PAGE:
Fraud & Forgery Amidst Claims
Be mindful of the potential hazards with an increasingly online-only landscape
As news continues to break, it becomes more and more apparent that the COVID-19 pandemic will have a lasting effect on our industry. While it’s critical that we learn to adapt amidst the crisis, it’s also imperative that we be mindful of the potential hazards that can come with shifting into an increasingly online-only landscape. Here are some of the things to watch out for as we navigate through this difficult time.
Increase in Wire Fraud and Phishing
There is no way to avoid electronic communications throughout this pandemic. Be vigilant against phishing emails, incorrect email addresses, slightly off signature blocks and dated lingo, and emails coming in at odd hours (implying the fraudster may be abroad). Always call a verified telephone number to confirm changes to wire instructions. Click on this link for more information on what to watch out for.
TIP: Have a plan in place – meet with your IT department, and talk to your insurance agent to see how you can protect yourself against these scams.
Fraud & Forgery
Unfortunately, tumultuous times often only embolden fraudsters further. That’s why it’s important now, more than ever, to treat remote closings with the same care and caution as mail-away closings. Here are some red flags common to fraud and forgery claims: (1) the property is a part of a “flip” transaction; (2) the property is vacant land; (3) the deed to the seller is a recently recorded quit claim deed. Click on this link for more red flags.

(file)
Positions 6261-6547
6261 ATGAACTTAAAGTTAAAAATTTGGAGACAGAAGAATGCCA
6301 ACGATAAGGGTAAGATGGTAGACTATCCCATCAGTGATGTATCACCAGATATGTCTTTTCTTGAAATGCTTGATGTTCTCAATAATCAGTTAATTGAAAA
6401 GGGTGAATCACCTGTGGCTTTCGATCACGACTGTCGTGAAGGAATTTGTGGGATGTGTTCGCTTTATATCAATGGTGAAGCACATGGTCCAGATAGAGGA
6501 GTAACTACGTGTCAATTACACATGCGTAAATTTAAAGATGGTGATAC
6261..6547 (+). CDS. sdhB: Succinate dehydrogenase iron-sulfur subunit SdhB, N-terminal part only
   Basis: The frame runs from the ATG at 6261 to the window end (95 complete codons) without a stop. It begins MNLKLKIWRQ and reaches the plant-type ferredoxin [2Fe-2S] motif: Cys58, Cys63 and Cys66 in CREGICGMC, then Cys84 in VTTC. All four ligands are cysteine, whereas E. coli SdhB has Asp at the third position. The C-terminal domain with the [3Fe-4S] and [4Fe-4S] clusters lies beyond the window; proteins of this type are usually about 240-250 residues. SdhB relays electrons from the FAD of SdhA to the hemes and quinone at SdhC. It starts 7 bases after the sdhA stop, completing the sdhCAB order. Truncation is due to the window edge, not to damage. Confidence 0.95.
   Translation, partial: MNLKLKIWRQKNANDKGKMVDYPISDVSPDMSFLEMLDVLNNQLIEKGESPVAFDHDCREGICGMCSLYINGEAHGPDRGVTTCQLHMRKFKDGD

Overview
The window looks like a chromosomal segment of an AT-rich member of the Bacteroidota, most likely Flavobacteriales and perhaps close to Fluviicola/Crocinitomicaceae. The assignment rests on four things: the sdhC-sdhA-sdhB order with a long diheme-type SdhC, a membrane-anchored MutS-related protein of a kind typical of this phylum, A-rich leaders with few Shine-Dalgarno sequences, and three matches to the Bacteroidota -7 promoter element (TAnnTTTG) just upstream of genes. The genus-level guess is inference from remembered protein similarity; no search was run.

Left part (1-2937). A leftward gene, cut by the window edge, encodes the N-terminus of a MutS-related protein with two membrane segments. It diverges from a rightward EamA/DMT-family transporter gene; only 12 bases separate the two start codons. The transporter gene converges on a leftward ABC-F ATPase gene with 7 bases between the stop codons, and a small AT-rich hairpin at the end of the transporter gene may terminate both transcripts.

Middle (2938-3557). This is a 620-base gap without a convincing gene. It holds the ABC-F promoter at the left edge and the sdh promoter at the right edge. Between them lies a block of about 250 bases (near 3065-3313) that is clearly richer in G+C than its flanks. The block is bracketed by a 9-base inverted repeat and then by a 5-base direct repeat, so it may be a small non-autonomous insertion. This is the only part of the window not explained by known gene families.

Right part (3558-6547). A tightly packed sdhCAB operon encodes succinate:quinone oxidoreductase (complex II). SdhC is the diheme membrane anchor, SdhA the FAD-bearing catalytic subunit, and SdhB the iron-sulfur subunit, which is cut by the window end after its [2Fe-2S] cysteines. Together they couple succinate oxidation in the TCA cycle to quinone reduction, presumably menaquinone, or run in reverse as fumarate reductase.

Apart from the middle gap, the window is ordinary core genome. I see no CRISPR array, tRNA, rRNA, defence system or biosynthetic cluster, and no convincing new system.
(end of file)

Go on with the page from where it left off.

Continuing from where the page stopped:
Powers of Attorney
Powers of Attorney (POA) are ripe for fraud. Carefully examine the powers that are granted in any POA, and confirm that the POA was given freely and purposefully for the intent for which it will be used. Require a fresh POA if the POA presented is more than six months old. If you have reason to question the capacity of the principal, or have questions about the validity of the POA, contact your local Alliant National underwriter for approval before proceeding.
TIP: If your state allows the use of remote online notarization (RON) technology and the county recorder will accept electronically signed instruments for recording, recommend using RON so the principal can sign the required documents instead of appointing an attorney-in-fact.
Undue Influence and Duress on the Elderly
With COVID-19 threatening the elderly more than any other demographic, we have a responsibility to ensure we’re mindful of any potential undue influence or duress from unscrupulous heirs or caregivers. If the person holding title is elderly or is sick, be sure to dig in further before agreeing to conduct the closing.
Hard Money Lenders
Hard money lenders aren’t regulated by state or federal law. Generally, hard money lenders do not collect loan applications or otherwise vet their borrowers. This practice creates a higher potential for fraud by third parties posing as legitimate borrowers. If something feels off, it probably is. For more information on what to look for with these transactions, click on this link.
Note: Seller-financed purchased money loans are not considered hard money lenders.
Crime Watch Program We take the safety of our clientele very seriously. Because of that, Alliant National offers a $1000 reward to any agent who helps identify and prevent a forgery or scam. Be sure to contact the hotline to report anything that may feel like fraudulent activity. To submit a claim for a reward, click here: https://alliantnational.com/title-claims/crime-watch-program/.